Lisa Rubinstein, CEO of the Institute for Human Potential describes herself as a Neuro Evangelist, and is another exceptional female leader we have met recently. We were thrilled when Lisa offered to contribute a guest post to our Gender Equality blog. Lisa provides an important insight into how neuroscience explains our tendency towards unsconscious bias, and how we can all overcome our programming to embrace gender diversity…
Why is it still so difficult to achieve gender equality in the workplace?
McKinsey’s report, Diversity Matters, demonstrated the financial and strategic advantages of a diverse workforce. But, as of 2016, according to the Australian Bureau of Statistics, 25% of organisations reporting still have no women in key management roles.
People are biased
Neuroscience offers an understanding of the challenges, and shows how to increase diversity in the workplace. This starts with the recognition of how our unconscious bias governs our decisions.
Every brain is uniquely wired, creating our personal worldview and bias. Unfortunately, bias is deeply unconscious, automatic and incessant. While mindfulness and understanding can help, we always default to an automatic response. Everyone has some form of bias. It’s normal and not a defect of character.
Because it’s so unconscious, we’re rarely aware of the extent it runs our lives. Curious about your unconscious bias? Try this online test. However, there are ways you can use this to your advantage to advance your career and increase acceptance for diversity on a team and organisational level.
We are wired to connect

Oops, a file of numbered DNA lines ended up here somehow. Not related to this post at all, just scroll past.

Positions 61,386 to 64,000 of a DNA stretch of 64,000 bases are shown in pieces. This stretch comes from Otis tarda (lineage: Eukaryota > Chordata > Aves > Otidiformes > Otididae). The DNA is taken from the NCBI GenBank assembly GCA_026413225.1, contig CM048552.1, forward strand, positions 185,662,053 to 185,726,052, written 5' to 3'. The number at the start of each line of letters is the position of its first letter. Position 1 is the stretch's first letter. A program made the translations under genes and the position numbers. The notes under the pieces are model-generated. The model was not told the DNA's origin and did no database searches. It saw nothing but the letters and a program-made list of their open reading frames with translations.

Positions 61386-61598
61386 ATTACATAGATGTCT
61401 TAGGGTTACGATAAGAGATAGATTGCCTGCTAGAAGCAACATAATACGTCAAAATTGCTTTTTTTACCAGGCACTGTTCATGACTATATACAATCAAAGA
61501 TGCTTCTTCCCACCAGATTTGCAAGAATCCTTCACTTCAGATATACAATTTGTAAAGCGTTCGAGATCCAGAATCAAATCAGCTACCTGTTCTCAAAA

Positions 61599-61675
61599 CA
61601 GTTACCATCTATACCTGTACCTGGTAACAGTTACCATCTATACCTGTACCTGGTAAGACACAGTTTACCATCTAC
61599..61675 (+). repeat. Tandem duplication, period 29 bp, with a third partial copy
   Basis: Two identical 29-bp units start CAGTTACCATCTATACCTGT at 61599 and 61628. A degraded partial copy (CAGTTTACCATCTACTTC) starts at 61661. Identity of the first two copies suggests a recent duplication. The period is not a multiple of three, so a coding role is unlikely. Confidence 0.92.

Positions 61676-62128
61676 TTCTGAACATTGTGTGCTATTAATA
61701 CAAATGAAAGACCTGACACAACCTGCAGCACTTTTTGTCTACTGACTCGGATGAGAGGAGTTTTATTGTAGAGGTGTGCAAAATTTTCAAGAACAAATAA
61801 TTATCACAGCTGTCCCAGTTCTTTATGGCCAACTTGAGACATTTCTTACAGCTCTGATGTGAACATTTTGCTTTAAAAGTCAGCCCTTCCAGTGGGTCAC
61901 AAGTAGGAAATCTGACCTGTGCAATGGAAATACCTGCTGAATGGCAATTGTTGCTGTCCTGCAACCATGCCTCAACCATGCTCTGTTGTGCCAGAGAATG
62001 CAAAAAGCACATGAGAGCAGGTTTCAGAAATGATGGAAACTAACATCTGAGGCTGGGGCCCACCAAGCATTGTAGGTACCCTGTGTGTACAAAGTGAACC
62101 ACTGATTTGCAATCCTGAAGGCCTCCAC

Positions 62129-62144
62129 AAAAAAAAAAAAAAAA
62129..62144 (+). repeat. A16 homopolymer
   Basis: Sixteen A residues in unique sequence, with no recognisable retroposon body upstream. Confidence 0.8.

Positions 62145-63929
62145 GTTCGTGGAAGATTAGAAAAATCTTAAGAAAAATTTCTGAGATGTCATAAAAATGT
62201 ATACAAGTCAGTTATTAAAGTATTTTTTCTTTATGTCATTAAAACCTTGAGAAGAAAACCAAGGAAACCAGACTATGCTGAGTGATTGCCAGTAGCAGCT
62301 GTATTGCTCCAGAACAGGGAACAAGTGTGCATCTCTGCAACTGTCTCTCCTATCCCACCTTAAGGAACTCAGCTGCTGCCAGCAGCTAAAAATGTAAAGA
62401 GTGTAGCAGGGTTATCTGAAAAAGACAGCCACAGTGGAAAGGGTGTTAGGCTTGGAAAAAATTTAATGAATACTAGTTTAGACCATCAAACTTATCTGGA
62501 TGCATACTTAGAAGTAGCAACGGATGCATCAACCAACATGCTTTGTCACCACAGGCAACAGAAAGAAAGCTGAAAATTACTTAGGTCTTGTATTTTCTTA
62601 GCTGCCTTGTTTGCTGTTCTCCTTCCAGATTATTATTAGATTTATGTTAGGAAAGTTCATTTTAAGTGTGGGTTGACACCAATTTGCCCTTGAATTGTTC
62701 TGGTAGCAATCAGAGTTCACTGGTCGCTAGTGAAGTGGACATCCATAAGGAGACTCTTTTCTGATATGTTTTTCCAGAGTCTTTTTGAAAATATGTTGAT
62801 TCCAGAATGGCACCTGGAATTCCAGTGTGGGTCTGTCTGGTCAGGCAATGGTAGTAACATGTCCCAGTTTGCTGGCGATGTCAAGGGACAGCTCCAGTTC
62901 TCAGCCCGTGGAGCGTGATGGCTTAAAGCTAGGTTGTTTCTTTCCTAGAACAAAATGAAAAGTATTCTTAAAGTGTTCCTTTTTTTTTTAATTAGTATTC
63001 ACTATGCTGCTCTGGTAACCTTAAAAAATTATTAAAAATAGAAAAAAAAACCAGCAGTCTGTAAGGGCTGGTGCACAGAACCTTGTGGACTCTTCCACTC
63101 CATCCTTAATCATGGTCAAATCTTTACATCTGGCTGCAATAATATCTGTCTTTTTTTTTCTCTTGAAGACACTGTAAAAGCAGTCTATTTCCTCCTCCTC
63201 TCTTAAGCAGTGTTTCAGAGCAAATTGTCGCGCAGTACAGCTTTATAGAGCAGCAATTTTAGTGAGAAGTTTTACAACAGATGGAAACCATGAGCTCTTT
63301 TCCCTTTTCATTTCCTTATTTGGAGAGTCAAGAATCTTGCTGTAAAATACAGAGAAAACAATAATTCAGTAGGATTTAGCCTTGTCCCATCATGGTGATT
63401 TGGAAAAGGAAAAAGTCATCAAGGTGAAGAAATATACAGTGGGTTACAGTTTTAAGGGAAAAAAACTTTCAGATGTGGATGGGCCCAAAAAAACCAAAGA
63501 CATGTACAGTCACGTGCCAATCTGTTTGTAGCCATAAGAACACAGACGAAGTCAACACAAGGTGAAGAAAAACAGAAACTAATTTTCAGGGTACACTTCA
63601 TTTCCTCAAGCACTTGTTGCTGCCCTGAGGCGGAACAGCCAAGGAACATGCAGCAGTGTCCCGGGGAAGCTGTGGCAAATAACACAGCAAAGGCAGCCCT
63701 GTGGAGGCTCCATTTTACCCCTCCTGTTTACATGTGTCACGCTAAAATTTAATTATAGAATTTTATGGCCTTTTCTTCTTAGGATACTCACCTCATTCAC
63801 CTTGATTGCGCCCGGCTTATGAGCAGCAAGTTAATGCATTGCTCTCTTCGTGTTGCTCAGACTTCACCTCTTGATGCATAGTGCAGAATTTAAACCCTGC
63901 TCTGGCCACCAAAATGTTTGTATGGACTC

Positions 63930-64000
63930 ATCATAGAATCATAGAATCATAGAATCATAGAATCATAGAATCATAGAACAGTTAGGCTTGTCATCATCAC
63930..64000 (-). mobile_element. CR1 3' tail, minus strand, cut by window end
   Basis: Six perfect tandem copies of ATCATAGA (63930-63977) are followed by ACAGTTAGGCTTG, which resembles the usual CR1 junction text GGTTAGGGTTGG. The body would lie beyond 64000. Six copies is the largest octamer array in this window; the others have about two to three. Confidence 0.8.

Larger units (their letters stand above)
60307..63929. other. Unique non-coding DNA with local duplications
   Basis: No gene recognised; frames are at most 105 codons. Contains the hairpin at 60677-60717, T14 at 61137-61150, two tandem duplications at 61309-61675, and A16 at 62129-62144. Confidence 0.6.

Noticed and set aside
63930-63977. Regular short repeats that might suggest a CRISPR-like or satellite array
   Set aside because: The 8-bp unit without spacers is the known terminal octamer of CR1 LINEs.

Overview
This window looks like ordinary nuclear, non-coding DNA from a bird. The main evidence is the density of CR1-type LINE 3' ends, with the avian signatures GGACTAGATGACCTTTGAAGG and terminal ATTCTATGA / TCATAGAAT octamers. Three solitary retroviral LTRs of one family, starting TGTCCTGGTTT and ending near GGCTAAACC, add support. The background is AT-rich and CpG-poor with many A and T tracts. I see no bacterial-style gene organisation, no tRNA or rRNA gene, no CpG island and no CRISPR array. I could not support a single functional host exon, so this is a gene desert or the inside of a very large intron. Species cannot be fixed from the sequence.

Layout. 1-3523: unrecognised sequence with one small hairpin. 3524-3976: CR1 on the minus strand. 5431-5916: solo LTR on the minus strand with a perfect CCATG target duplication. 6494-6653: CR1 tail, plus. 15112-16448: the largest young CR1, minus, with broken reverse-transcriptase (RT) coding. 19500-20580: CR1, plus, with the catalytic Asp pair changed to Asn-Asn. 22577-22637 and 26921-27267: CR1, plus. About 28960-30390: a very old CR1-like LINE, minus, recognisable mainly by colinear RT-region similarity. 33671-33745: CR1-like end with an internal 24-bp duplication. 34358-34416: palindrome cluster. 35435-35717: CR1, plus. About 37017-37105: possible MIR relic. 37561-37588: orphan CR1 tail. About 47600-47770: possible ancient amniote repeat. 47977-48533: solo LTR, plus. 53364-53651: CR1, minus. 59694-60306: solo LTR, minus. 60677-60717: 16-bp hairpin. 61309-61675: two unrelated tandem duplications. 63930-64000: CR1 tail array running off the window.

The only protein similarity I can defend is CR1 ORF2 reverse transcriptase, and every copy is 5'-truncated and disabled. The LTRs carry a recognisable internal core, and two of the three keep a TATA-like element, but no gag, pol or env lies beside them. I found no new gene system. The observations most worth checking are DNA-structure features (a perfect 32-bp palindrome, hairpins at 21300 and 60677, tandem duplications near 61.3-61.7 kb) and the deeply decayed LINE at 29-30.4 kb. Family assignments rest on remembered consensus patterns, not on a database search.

One of the brain’s primal drives is to build relationships. In caveman days this was necessary for survival. Social isolation can still hurt us, affecting our mental functioning, overall health and well-being. Social isolation is actually as damaging to our health as smoking.
To advance your career, you can tap into this drive to connect and nurture your social networks. Building social connection as part of the corporate culture will also increase people’s appetite for diversity. Their bias for connection will lead them to look for similarities in each other, breaking down barriers and building a greater acceptance for differences.
The brain craves certainty
We are specific about who we want to connect with: people who look, think and act like us . We can then better predict what they might say and do. Like, likes like.
A financial services client of mine who I’ll call Kate was seeking a promotion in a highly political corporate culture. But, Kate’s former boss, Joe, was blocking her, even while praising her accomplishments.
We developed a collaborative strategy to first engage people in more senior roles who didn’t know her, but were open to meeting for a cup of coffee just to get to know each other. She nurtured those relationships, turning them into advocates. They independently began to challenge Joe’s attitude towards Kate. One day Joe offered to mentor her into a more senior role.
To accelerate your own career, you need to focus on building your brand and becoming known. But go where the energy flows and first direct your effort towards those people who seem open and interested. They can then help you with others who might be a tougher sell.
We need to be comfortable feeling uncomfortable
Mindfulness is important to recognise the automatic bias, and push past it. So, instead of, “You’re the reason I feel uncomfortable.” Think, “What’s my bias here?”
Social learning is critical to helping each other embed new habits. When an entire team or company takes on being open to new and different, people naturally support each other to push past the discomfort and recognise it for what it really is – a window into a new worldview and an opening to new possibilities.
Lisa Rubinstein is the CEO of the Institute for Human Potential that links neuroscience to everyday language through social learning to build diverse, peak performing teams and companies. She is also Board Co-Chair of the Women’s Indigenous Network, a diverse not-for-profit organisation that promotes leadership pathways for Indigenous women, and founder of Women Strong, a group dedicated to supporting women in leadership and advancing gender parity.
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